The mouth of the Douro River marks the starting point for an enchanted journey. On the northern bank lies the city of Porto, a UNESCO World Heritage-listed Site where narrow houses – tightly-packed, clad in decorative tiles and washed in shades of ochre and pink and terracotta – tumble down the hillsides towards the water. On the southern side lies Vila Nova da Gaia, Porto’s twin and the place that was inhabited, during Roman times, by most of this region’s population.
Separating the two settlements is the Douro, a river that springs to life in central north Spain and flows on for nearly 1,000 kilometres before emptying out into the Atlantic Ocean.
It’s a beautiful place from which to embark on an adventure, filled as it is with preserved Romanesque, Neoclassical and Manueline style architecture, and rich in a history that centres on the river flowing through it.
It’s upon this river that the very existence of the grand old city of Porto is hinged: Celts and Moors and Romans lived beside its banks at one time or another; wine was transported along its course, loaded onto flat-bottomed boats called rabelos or even cast adrift so that barrels would float from the Douro Valley, upstream, all the way to Porto, where they would be scooped from the river and delivered to cellars or merchant ships; and a new kind of liquor was born here when spirits – added to bottles of Douro wine to keep them from turning to vinegar on their journey to the British Isles – transformed them, inadvertently, into the lush, sweet nectar known as port.
Before the Scenic Azure has even set sail, passengers will have tasted the fruits of the Douro Valley’s vines, for a Portuguese meal is complete only once the wine has been poured. Restaurants in Porto and Vila Nova da Gaia serve classic Douro drops with platters of food that seem to have been dished up straight from farm and sea: squid, mussels, cod, greens aplenty – and potatoes, always. “We use potatoes for everything,” says Maria Andrada, Scenic’s General Manager in Portugal. “We love codfish – and we have one thousand ways to cook it. We still have the habit to go down to the local market to buy fresh fish and vegetables, and to cook them at home.”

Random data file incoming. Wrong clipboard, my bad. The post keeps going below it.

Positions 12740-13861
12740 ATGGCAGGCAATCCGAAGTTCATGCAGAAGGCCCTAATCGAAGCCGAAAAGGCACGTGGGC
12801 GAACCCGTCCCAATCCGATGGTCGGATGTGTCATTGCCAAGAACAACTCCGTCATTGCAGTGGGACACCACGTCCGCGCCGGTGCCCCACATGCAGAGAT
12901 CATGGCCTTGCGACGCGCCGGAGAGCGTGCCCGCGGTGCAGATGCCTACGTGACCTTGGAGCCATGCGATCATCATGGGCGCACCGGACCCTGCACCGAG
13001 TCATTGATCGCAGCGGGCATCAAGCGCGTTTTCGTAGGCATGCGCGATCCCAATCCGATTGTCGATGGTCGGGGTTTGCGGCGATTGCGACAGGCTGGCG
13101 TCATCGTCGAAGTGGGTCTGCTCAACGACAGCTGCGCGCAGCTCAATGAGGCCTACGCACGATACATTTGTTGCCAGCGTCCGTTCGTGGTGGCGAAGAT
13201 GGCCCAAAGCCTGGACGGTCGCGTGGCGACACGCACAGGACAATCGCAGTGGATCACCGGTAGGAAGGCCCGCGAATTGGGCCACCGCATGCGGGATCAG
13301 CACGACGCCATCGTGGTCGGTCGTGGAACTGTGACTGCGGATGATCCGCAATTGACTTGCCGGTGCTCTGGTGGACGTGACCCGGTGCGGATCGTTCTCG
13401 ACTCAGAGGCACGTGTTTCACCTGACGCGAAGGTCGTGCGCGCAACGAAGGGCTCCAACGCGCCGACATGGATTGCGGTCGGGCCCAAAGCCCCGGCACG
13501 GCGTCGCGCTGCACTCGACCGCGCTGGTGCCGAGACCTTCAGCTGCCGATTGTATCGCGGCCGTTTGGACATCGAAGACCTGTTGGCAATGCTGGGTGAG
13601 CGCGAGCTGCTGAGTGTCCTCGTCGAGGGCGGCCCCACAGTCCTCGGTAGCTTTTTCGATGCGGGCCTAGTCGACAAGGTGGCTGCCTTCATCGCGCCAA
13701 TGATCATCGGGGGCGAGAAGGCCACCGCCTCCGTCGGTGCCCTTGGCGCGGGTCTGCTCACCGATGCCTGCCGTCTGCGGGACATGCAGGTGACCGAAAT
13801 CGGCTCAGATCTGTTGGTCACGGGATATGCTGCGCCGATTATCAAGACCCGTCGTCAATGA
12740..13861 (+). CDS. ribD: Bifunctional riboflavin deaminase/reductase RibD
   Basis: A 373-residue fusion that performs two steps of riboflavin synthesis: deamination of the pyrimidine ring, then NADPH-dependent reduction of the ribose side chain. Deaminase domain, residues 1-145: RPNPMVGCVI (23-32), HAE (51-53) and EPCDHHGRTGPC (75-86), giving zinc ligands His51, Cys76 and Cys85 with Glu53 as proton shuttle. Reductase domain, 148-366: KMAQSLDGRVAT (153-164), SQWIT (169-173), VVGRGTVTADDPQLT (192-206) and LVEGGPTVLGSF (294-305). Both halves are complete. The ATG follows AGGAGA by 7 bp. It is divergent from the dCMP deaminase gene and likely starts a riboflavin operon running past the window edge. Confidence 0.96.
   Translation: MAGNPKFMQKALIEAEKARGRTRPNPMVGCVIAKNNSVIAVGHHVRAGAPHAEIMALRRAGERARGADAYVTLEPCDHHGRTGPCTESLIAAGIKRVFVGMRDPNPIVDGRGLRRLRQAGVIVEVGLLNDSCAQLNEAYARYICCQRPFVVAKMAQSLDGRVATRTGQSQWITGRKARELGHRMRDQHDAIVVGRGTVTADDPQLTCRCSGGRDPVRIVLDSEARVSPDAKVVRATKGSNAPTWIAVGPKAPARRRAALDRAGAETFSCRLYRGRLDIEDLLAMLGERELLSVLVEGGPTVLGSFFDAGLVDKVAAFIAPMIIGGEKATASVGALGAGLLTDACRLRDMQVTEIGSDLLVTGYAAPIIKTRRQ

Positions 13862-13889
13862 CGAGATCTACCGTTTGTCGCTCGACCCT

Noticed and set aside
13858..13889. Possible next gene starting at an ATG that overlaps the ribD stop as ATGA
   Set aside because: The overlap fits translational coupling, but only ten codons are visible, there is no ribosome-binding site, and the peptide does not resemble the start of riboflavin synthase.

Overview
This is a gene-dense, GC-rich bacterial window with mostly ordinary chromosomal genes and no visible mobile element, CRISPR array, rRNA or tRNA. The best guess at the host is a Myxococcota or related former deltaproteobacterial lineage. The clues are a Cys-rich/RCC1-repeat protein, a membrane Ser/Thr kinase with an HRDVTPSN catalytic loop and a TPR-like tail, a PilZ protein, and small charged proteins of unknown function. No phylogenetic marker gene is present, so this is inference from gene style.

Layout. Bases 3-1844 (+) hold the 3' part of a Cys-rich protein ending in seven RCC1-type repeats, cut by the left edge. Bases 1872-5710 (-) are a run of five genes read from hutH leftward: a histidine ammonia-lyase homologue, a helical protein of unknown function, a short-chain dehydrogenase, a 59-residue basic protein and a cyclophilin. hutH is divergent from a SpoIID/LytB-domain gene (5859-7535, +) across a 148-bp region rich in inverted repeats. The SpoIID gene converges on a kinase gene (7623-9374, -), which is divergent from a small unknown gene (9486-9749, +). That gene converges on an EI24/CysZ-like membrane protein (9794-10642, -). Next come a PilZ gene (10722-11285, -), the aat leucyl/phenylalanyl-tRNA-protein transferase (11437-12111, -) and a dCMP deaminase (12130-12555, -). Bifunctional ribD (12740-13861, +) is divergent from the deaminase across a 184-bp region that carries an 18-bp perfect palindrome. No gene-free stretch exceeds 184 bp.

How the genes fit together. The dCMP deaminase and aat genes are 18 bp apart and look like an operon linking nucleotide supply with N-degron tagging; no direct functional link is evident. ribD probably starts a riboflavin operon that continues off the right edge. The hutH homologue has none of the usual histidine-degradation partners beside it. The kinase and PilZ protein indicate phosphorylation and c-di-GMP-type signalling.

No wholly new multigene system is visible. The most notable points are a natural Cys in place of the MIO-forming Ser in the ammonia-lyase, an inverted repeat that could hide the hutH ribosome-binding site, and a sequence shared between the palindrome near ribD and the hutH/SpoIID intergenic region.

As the Scenic Azure glides out of Porto and heads upriver towards the iconic Douro Valley, it’s on board chefs draw inspiration from the dishes being served in the homes dotting the increasingly vertiginous hillsides. All along the way, the produce that springs from this schist-heavy soil - olives, almonds, figs, grapes, sumac – is used to make the oils and wines and ports and preserves and seasonings that distinguish this region’s dishes.
It’s a cuisine whose provenance and history come to life again when passengers step off the ship and into the villages and quintas lining this deep and beautiful valley. At Quinta Pacheca, which sits among capacious vineyards in the village of Cambres, grapes are still ritually stamped by foot in white granite tanks at the end of each harvest; the tanks show no sign of the more than a century’s worth of grape-stamping that’s occurred in them since they were installed in 1910.
At Quinta Nova, which sits high above the river on a vineyard-terraced hillside, guests sip wines made from grapes grown in 18th century orchards. They dip bread into olive oil pressed from the fruit of the nearby olive grove. And even the bread has its own story to tell: the local baker doesn’t have a delivery service, so he leaves a bag of bread in the crook of a tree each morning at the top of the road that winds its way down to Quinta Nova. It’s a story that imbues every fresh loaf with something more than mere wheat and yeast; it tells of care and trust and sharing, and of the deep sense of community upon which the people of this valley depend. Catherine travelled as a guest of Scenic.
*Locations may differ to those available in the Scenic itinerary.